Computational Techniques for Modelling Learning in Economics / Edition 1

Computational Techniques for Modelling Learning in Economics / Edition 1

by Thomas Brenner
     
 

ISBN-10: 0792385039

ISBN-13: 9780792385035

Pub. Date: 05/31/1999

Publisher: Springer US

Computational Techniques for Modelling Learning in Economics offers a critical overview of the computational techniques that are frequently used for modelling learning in economics. It is a collection of papers , each of which focuses on a different way of modelling learning, incl uding the techniques of evolutionary algorithms, genetic programming, neural networks

Overview

Computational Techniques for Modelling Learning in Economics offers a critical overview of the computational techniques that are frequently used for modelling learning in economics. It is a collection of papers , each of which focuses on a different way of modelling learning, incl uding the techniques of evolutionary algorithms, genetic programming, neural networks, classifier systems, local interaction models, least s quares learning, Bayesian learning, boundedly rational models and cogn itive learning models. Each paper describes the technique it uses, giv es an example of its applications, and discusses the advantages and di sadvantages of the technique.

Product Details

ISBN-13:
9780792385035
Publisher:
Springer US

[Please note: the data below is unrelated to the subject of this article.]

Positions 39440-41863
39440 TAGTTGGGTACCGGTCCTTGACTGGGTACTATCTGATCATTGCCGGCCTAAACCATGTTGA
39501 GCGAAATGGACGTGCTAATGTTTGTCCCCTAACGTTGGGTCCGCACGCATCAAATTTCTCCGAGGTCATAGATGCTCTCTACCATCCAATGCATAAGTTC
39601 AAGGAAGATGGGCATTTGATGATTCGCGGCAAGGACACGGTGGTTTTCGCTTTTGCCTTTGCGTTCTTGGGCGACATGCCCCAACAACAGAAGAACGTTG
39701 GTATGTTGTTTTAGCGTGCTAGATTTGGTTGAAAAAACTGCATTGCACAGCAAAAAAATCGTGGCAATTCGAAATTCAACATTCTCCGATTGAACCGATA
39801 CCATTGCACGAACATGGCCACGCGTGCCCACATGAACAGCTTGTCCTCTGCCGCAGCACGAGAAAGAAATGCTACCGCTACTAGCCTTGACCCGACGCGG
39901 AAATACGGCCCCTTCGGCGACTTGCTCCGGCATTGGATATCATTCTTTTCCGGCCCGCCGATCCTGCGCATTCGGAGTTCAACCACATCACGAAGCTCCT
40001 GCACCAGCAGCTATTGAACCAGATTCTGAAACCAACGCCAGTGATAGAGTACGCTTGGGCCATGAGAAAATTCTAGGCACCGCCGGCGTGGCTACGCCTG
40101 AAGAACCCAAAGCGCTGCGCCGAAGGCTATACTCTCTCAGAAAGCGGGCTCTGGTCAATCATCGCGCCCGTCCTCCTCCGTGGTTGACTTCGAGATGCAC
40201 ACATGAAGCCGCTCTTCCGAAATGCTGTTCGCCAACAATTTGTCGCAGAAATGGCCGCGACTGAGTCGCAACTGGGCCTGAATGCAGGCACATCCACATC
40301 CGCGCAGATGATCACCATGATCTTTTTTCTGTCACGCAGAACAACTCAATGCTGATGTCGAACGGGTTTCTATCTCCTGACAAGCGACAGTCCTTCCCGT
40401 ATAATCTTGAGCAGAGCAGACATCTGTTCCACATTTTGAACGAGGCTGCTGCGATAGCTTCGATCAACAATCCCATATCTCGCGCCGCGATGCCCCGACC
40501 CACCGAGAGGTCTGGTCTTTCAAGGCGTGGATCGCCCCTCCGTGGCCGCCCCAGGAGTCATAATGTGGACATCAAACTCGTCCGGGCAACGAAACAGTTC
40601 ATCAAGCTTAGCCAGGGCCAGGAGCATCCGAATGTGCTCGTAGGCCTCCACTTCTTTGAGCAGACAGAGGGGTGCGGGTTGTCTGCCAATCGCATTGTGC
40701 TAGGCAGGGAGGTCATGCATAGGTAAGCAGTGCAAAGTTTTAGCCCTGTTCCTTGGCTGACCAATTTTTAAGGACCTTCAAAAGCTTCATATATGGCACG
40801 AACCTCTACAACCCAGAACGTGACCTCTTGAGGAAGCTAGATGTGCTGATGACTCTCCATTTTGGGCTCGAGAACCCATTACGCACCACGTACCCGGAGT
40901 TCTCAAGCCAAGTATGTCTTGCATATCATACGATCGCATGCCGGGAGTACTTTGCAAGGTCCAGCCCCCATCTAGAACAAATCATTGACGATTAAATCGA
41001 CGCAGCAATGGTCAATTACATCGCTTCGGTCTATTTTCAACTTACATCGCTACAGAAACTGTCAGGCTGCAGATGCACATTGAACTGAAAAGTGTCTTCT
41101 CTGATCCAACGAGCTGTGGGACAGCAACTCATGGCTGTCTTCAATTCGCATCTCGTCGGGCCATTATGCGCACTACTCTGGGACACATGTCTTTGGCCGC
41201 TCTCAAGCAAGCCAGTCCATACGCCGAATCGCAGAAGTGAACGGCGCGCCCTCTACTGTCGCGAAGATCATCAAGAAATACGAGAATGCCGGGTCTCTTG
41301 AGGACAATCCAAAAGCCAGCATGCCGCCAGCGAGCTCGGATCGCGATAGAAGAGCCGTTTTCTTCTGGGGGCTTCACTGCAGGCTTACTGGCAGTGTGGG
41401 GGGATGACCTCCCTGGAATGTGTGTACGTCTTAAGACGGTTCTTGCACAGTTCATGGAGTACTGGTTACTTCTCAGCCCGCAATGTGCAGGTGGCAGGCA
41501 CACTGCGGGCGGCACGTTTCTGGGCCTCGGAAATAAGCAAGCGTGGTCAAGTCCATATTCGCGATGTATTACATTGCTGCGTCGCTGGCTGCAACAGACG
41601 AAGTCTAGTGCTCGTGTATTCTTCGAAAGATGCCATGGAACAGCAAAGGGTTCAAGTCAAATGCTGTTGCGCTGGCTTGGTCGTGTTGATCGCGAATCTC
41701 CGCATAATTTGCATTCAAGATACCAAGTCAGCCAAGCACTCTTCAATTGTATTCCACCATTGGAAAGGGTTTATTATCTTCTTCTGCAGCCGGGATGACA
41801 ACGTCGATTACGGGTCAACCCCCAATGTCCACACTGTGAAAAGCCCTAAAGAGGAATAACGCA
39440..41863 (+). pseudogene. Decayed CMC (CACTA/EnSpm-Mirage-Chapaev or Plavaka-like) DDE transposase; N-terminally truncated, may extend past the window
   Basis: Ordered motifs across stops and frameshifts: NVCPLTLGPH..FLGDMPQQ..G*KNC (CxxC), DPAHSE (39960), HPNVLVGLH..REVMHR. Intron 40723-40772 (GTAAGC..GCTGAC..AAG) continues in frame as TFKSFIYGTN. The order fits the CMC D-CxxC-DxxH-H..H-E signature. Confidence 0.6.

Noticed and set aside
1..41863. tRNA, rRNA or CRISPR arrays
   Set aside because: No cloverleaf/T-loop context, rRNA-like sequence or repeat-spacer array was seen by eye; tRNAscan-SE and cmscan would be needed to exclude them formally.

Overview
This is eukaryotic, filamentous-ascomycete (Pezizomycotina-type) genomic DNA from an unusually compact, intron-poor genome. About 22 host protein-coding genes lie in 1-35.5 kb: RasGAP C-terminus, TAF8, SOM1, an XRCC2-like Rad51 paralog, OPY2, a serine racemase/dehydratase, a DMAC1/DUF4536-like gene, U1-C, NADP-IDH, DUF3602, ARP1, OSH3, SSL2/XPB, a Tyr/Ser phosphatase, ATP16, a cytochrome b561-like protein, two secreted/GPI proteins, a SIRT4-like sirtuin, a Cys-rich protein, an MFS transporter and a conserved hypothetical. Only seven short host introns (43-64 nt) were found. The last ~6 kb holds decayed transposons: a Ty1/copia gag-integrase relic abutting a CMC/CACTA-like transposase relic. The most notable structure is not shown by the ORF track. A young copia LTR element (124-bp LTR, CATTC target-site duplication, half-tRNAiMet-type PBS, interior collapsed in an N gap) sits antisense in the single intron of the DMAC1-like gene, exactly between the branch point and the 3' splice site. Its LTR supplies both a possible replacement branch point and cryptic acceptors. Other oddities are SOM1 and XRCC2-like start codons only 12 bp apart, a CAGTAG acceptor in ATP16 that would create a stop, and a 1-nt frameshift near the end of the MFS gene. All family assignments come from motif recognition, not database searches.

Publication date:
05/31/1999
Series:
Advances in Computational Economics Series, #11
Edition description:
1999
Pages:
391
Product dimensions:
6.10(w) x 9.25(h) x 0.04(d)

Table of Contents

Preface. List of Contributors. Part One: Simulating in Economics. Evolutionary Economics and Simulation; W. Kwasnicki. Simulation as a Tool to Model Shastic Processes in Complex Systems; K.G. Troitzsch. Part Two: Evolutionary Approaches. Learning by Genetic Algorithms in Economics? F. Beckenbach. Can Learning-Agent Simulations Be Used for Computer Assisted Design in Economics? T.C. Price. On the Emergence of Attitudes towards Risk; S. Huck, et al. Interdependencies, Nearly-decomposability and Adaptation; K. Frenken, et al. Part Three: Neural Networks and Local Interaction. Neural Networks in Economics; R. Herbrich, et al. Genetic Algorithms and Neural Networks: A Comparison Based on the Repeated Prisoners Dilemma; R.E. Marks, H. Schnabl. Local Interaction as a Model of Social Interaction? D.K. Herreiner. Part Four: Boundedly Rational and Rational Models. Memory, Learning and the Selection of Equilibria in a Model with Non-Uniqueness; E. Barucci. A Behavioral Approach to a Strategic Market Game; M. Shubik, N.J. Vriend. Bayesian Learning in Optimal Growth Models under Uncertainty; S.M.N. Islam. Part Five: Cognitive Learning Models. Modelling Bounded Rationality in Agent-based Simulations Using the Evolution of Mental Models; B. Edmonds. Cognitive Learning in Prisoner's Dilemma Situations; T. Brenner. A Cognitively Rich Methodology for Modelling Emergent Socioeconomic Phenomena; S. Moss. Index.

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